Riley article on tribal nations published in Journal of Public Affairs Education

Photo of Lorinda Riley, cover of the Journal of Public Affairs Education and caption Lorinda Riley's article is published in the Journal of Public Affairs Education

Lorinda Riley’s article is published in the Journal of Public Affairs Education

An article authored by UH West Oʻahuʻs Lorinda Riley that examines legitimacy issues that sometimes haunt tribal governments along with the role of public affairs in tribal nation building has been published by the Journal of Public Affairs Education.

Riley, an instructor of public administration/justice administration, notes that tribal nations continue to pursue nation building as a method of increasing self-determination but that some still struggle with legitimacy issues among their citizens who have difficulty supporting tribal leadership because of past failures.

She wrote that many tribal nations adopted Indian Reorganization Act constitutions in the 1930s and 1940s, but these were modeled after a Western style of governing and were a poor match for many of the nations.  “The result was that some tribes now struggled with internal legitimacy issues on top of their external legitimacy concerns,” Rileyʻs article noted.

Building legitimacy may be accomplished by altering perceptions, such as improving credibility, reducing corruption and improving effectiveness in key policy areas, or altering the institution to better align it with the communityʻs culture, the article noted.

Public affairs educators can also help by recognizing tribal nations as being worthy of study and incorporating tribal issues into curriculum. The article also examines three case studies of tribal nations that have tackled the issue of internal legitimacy, each in a different and culturally appropriate way.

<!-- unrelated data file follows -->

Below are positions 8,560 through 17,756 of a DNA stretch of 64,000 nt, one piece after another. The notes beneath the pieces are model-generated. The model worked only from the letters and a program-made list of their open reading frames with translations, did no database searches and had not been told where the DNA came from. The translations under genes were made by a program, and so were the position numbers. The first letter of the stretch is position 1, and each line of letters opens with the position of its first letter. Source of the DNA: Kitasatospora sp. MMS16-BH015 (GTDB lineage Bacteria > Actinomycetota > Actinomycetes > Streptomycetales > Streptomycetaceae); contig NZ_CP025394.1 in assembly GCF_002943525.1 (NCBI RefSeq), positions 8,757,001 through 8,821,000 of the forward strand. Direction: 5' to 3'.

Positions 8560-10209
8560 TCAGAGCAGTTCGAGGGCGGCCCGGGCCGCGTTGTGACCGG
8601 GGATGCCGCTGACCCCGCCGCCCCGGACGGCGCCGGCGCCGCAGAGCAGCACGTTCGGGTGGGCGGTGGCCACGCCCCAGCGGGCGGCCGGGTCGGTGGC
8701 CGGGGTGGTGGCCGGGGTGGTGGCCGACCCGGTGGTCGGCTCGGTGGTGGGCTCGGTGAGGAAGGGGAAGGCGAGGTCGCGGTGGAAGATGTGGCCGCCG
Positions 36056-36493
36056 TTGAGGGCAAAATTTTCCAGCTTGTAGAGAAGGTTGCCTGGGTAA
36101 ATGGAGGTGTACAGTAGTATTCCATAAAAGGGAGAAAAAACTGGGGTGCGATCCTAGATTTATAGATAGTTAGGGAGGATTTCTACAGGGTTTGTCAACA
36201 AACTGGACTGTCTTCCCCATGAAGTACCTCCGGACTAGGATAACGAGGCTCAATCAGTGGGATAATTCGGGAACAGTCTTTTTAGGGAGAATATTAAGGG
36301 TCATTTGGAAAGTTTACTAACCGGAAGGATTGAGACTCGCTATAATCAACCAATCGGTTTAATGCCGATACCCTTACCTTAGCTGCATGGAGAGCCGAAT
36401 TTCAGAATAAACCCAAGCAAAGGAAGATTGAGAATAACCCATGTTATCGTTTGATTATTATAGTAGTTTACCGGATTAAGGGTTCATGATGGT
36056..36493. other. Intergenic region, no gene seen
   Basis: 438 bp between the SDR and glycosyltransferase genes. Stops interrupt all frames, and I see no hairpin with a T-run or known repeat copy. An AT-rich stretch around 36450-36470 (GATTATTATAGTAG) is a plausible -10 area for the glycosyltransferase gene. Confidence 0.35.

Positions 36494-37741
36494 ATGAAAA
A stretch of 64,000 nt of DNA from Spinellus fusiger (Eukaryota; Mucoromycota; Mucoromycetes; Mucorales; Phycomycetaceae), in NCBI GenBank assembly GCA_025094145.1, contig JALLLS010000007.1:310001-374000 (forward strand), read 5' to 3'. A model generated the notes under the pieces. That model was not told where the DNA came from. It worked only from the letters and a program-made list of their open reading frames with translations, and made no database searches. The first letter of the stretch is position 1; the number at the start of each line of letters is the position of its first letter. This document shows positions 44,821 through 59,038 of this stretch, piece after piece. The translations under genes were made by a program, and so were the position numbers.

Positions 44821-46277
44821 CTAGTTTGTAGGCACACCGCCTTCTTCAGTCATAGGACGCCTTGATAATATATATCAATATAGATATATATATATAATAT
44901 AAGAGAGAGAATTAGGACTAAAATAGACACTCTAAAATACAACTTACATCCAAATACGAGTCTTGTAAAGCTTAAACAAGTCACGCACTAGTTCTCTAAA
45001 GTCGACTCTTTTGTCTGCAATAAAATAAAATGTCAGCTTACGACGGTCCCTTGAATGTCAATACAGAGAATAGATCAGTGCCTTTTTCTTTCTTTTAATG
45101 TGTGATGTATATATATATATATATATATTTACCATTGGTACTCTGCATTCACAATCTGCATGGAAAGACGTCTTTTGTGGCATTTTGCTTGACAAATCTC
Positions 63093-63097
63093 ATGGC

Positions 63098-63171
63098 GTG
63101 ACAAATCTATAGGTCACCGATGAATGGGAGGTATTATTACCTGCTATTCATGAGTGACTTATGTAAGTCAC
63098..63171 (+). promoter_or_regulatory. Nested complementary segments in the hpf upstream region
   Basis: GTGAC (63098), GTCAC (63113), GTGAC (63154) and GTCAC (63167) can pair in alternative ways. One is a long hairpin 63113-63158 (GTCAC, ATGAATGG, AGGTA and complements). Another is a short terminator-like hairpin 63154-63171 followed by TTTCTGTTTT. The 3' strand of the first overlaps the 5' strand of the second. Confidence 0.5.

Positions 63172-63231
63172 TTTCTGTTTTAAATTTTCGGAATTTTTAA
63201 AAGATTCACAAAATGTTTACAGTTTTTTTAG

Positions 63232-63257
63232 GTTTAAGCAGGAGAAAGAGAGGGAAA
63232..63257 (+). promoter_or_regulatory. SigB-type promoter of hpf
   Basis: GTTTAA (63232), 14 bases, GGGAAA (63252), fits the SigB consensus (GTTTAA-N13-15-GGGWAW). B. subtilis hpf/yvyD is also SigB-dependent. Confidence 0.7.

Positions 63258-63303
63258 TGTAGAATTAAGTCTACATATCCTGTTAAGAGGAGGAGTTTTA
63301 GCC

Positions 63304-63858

“Tribal nations who have undertaken reform efforts by focusing on the nation building principles such as removing the politics from the day-to-day operations of the nation’s business enterprises, creating stable institutions including a strong judiciary, attempting to find a cultural match in modern governance, and investing in the development of strong leaders have faired better on the economic development front,” concluded Riley, whose research interests include indigenous governance, tribal justice systems, and regulatory process.

“The discipline of public affairs can assist by providing culturally diverse education that integrates tribal issues and can prepare students for engaging with tribal nations who are on the nation building path.”

Rileyʻs article, “The struggle to achieve internal legitimacy for tribal nations,” was published online on March 6. The Journal of Public Affairs Education is a quarterly journal publishing peer-reviewed scholarly articles and is the official journal of the Network of Schools of Public Policy, Affairs and Administration.

The article also has been included in the James & Abigail Campbell Libraryʻs repository for faculty research, DSpace.

Image courtesy of UHWO Staff